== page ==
There are more games left this season, but the only one that mattered to Temple’s volleyball team came and went last Saturday. Riding a 14-game winning streak the Owls went into the Final expecting nothing but a second straight title. Instead they were soundly beaten 3-0, to Dayton in the Atlantic Ten Championship.
By winning the A-10 title, Dayton earned an automatic NCAA Tournament bid, while Temple, last year’s A-10 champs, could not assure itself a shot at replicating last season’s NCAA Sweet 16 success.
For the Owls (20-8), it was too long and successful a season to end so abruptly.
“I’m kind of in denial,” said senior Charity Hill, who finished with 10 kills and a match-high 14 digs. “It’s weird. It doesn’t even feel like we’ve played yet.”
Hill is only one of a number of returning Temple seniors who played pivotal roles in last year’s tournament run. Outside hitters Yamit Haba, Margaret Majewska, and All-Championship selection Xu Yun shared Hill’s disappointment in possibly playing the last significant game of their Temple careers.
For junior setter Allison Runk, a second consecutive Atlantic 10 Setter of the Year Award was little consolation to losing the outside-hitting targets whihc have brought her and the Owls so much success.
“It’s definitely bittersweet,” said Runk, whose 12.73 assists per game led the conference. “These are the girls I’ve played with since freshman year.”
The normally talkative Owls were shaken by the demoralizing loss. They were guardedly optimistic concerning the possibility of an at-large selection into the NCAA Tournament, which remains indefinite despite Temple’s strong showing in 2002.
“I think the NCAAs would be a long shot, because our preseason record wasn’t that good,” Runk said. “I know we still have our Thanksgiving tournament, so we can hopefully end the season with a win. But it won’t be the same.”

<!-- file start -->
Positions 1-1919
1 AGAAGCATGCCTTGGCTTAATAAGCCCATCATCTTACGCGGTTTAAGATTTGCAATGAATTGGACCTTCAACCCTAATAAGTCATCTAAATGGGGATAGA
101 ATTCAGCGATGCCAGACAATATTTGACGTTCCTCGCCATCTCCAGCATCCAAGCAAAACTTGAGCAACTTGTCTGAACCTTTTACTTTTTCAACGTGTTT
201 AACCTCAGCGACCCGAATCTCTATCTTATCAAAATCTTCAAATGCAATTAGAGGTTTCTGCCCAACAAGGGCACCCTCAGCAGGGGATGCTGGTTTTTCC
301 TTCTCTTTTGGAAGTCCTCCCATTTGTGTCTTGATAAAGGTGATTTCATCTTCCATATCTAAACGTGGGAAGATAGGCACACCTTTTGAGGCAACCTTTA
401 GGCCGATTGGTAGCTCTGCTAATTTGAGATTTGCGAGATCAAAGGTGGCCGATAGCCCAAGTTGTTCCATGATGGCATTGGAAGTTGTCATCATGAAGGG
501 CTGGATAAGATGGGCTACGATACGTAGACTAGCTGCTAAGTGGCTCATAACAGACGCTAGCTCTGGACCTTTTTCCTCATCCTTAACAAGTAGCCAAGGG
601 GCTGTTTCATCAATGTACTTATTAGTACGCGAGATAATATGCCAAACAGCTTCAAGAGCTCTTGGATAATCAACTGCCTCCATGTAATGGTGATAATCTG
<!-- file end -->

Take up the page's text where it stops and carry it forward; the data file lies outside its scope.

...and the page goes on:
Temple opened the season with five straight losses before a successful return to McGonigle Hall in September put them back on track.
Coach Bob Bertucci, who directed the Owls to a 3-2 win over Dayton at McGonigle late in the regular season, felt that Temple’s late-season surge might have had a detrimental effect on his usually unshakeable players’ psyches.
“Sometimes when you get on a streak and win 15 or 16 matches in a row, you start to hear people saying, ‘hey, you’re gonna win,’ all the time,” Bertucci said. “Those expectations put a lot of pressure on your shoulders.
“When you play at home, obviously there’s advantages, but you can feel that everyone is there for you, and I don’t think we handled that really well tonight.”
A somewhat tense Temple team was not helped when Runk suffered a scraped right forearm, which was bandaged quickly during a timeout so she could return in the first game. Although Temple continued to trade points with Dayton for a while, missed serves and errors eventually did the Owls in for a 30-23 first-game loss.
In the second game, the score was tied 29-29, as the two teams changed leads three more times before Dayton prevailed, 33-31. Temple then played Dayton even at 27-27 in the third game before the Flyers finally pulled away to win the game, 30-27, and the match.
Temple tried to show smiles, especially when Yun and Runk were announced to the All-Championship team. In the end, they could only whisper words of encouragement to each other on their dejected bench. Hill hung her head, struggling for the words to describe the numbness left by a season ended prematurely.
“There’s still a slim chance we could get into the Tournament,” Hill said, sounding more pleading than confident. “Maybe my volleyball career won’t have to end today.”